Is there still a place for religion in art?
Mediating the Divine, a student-run exhibition of works from the Wright Museum of Art, asks that very question. Made up of prints, photographs, and sculptures from the 20th century, Mediating the Divine is an exploration of what it means to create work with religious themes in a modern art world. Does the inclusion of religious imagery make it religious? Is there such a thing as religious art anymore?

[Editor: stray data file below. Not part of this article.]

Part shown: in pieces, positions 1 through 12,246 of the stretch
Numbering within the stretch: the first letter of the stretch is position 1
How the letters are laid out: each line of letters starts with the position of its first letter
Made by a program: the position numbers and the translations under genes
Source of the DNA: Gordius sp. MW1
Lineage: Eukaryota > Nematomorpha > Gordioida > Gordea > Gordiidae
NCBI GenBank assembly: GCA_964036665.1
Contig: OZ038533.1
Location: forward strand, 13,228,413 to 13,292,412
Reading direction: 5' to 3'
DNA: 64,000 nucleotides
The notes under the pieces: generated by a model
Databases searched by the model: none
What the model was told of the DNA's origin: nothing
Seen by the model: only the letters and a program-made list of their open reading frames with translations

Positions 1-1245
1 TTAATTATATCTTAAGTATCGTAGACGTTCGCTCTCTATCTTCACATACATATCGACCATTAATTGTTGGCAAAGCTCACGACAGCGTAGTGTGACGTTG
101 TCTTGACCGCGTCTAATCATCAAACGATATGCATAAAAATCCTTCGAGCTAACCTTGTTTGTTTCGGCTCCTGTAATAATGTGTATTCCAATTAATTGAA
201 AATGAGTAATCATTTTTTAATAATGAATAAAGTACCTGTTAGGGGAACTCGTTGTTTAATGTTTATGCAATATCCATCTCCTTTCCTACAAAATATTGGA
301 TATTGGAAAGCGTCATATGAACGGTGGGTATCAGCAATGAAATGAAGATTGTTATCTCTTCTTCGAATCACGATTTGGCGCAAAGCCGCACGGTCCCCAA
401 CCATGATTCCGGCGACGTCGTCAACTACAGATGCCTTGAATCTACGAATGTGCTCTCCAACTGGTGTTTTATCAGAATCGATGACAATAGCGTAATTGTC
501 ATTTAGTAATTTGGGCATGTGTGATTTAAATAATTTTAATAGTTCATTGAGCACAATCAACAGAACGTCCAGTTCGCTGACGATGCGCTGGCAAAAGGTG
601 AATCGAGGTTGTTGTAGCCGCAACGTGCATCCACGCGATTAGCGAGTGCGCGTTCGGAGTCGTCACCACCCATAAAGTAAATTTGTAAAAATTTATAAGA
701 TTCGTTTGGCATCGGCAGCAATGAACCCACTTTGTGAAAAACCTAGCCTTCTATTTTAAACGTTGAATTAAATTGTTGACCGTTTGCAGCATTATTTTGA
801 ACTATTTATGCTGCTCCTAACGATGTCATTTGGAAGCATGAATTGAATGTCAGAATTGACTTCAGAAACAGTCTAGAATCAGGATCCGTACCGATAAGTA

By researching and displaying works that deal with the imagery of mother and child, crucifixion, and the themes of abstraction and religious narratives, the students of Art 285: Art and the Religious Experience in the 20th Century have tried to define "religious" art and place it in the context of Modernism. Stop by the Neese Gallery (upstairs) during Wright Museum hours (11 a.m. to 4 p.m. Tuesday through Sunday) to check out the exhibit, or join the class for gallery talks at 5 p.m. on Thursday (March 17).